The Commission will assess this on a case-by-case basis. As the transparency obligation is about coordination, it depends on how many transactions are foreseen at a given moment in time. But confidentiality will be safeguarded at all times.
The Steering Board is a forum for enhanced coordination at Union level, with the aim of facilitating the coordination of demand aggregation and joint gas purchasing, including from third countries.
The Steering Board will assist the Commission on draft recommendation(s) in assessing the impact of planned gas tenders/contracts on:
- the functioning of joint purchasing;
- the internal market, on security of supply or on energy solidarity;
The first phase of implementing the EU energy Platform will serve as a learning process for the potential implementation of joint purchasing for renewable hydrogen in the future. This is in line with the Commission communication of 18 May 2022 entitled ‘REPowerEU plan’, setting up an EU Energy Platform together with the Member States for the common purchase of gas, liquified natural gas (LNG) and hydrogen.
No. Regulation 2022/2576 refers to the possibility for EU companies to form consortia to be able to sign contracts with suppliers that will respond to the tenders organised by the Service Provider. In this sense the consortia are not mandatory but may facilitate the signature of contracts that follow from demand aggregation.
Cooperating with other buyers may be a solution for buyers that:
- would like submit demand that is lower than the minimum volume foreseen for a given tender,
- do not have expertise in negotiating gas purchase contracts,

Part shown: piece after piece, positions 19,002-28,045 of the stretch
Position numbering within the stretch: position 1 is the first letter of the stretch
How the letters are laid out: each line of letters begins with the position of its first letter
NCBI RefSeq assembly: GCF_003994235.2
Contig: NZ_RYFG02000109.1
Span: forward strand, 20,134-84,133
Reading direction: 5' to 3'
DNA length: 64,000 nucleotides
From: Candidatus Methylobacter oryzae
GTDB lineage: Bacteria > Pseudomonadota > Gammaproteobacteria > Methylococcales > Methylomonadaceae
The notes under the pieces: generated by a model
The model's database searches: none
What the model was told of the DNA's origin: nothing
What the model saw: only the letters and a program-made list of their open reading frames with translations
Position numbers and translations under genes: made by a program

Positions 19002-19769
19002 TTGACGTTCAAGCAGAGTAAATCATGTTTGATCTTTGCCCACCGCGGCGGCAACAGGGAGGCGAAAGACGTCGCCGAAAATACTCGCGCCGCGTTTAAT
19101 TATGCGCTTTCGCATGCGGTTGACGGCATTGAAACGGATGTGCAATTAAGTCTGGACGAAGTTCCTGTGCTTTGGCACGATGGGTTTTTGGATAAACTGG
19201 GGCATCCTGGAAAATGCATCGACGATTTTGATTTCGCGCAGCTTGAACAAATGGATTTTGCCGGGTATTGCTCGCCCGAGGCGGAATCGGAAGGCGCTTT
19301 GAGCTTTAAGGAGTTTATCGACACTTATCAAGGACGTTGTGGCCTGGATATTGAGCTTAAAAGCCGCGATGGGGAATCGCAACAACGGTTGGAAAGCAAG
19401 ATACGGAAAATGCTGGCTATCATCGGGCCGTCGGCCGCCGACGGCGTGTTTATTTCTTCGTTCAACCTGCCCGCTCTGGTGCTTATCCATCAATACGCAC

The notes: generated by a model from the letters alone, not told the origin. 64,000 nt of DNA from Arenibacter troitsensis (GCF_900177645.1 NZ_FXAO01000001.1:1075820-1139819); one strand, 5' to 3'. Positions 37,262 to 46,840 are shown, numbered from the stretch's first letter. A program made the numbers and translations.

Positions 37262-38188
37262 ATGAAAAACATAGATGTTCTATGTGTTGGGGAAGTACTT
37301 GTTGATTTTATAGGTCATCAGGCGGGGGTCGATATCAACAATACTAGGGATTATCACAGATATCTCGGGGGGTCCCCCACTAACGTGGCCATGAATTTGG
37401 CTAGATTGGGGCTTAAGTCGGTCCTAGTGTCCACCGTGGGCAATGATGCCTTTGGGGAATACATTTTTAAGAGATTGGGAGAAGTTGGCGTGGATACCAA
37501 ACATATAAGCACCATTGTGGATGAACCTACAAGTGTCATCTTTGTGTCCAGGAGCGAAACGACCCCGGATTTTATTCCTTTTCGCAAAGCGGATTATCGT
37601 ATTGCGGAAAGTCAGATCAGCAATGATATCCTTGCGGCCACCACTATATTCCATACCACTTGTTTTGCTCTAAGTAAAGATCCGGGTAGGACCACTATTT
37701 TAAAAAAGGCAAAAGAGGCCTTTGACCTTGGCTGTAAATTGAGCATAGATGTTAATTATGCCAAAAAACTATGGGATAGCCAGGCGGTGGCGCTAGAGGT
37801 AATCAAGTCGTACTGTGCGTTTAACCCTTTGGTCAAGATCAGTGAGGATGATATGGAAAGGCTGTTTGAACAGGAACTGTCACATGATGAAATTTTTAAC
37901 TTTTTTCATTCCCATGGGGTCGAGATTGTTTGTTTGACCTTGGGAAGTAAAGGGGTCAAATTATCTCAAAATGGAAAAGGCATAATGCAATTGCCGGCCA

- do not have necessary transmission, LNG or storage capacities (e.g. buyers located in landlocked countries).
There is no minimum quantity, but exact terms and conditions may be defined by the consortium leader.
It is for companies to decide to go ahead with the purchase of gas collectively. They can voluntarily agree to enter company cooperation or to set-up a consortium and coordinate conditions of purchase such as volumes, price or delivery points and time, always within the limits of the EU competition rules.
Establishing consortia is an option foreseen in Regulation 2022/2576 for gas buyers to pursue according to their best knowledge of the market. Following discussions with gas companies and with industrial customers, the Commission has envisaged two types of cooperation between buyers aimed at high efficiency when jointly purchasing gas. These two types of cooperation are referred to as “central buyer” and “agent/shipper on behalf”. See the details below.
Some downstream gas companies or industrial consumers (such as ceramics, fertilisers, and aluminium industries) may not have sufficient demand, expertise or credit worthiness to buy enough gas on their own. In this case, they could ask other entities (likely larger gas companies) to act on their behalf as a Central Buyer, which would purchase gas for them. Each gas company and industrial consumer would sign a contract with a Central Buyer.
In terms of timing of the formation of contractual relations between a central buyer its group of buyers, there are two alternatives:
- bringing a group of buyers to the AggregateEU platform: The central buyer can register and place the aggregated demand on the AggregateEU platform on behalf of the buyers. In this case, individual buyers do not have to register on the AggregateEU platform.
- on the AggregateEU platform: companies interested in providing services to other buyers as central buyers will be listed on the AggregateEU platform following a call for expression of interest organised by Prisma. Buyers registering on the AggregateEU platform, interested in these services, would need to contact one of the central buyers and enter into a contractual relationship with it, preferably before placing demand on the platform.
As a next step, after the tender has taken place, the Central Buyer would enter into negotiations and sign gas sale and purchase agreements (GSPAs) with upstream gas suppliers in order to match the volume, profile and timing of the aggregated gas demand of its customers.
Companies participating in this model would join the platform - where their demand would be aggregated - and they would participate in tenders using the AggregateEU platform.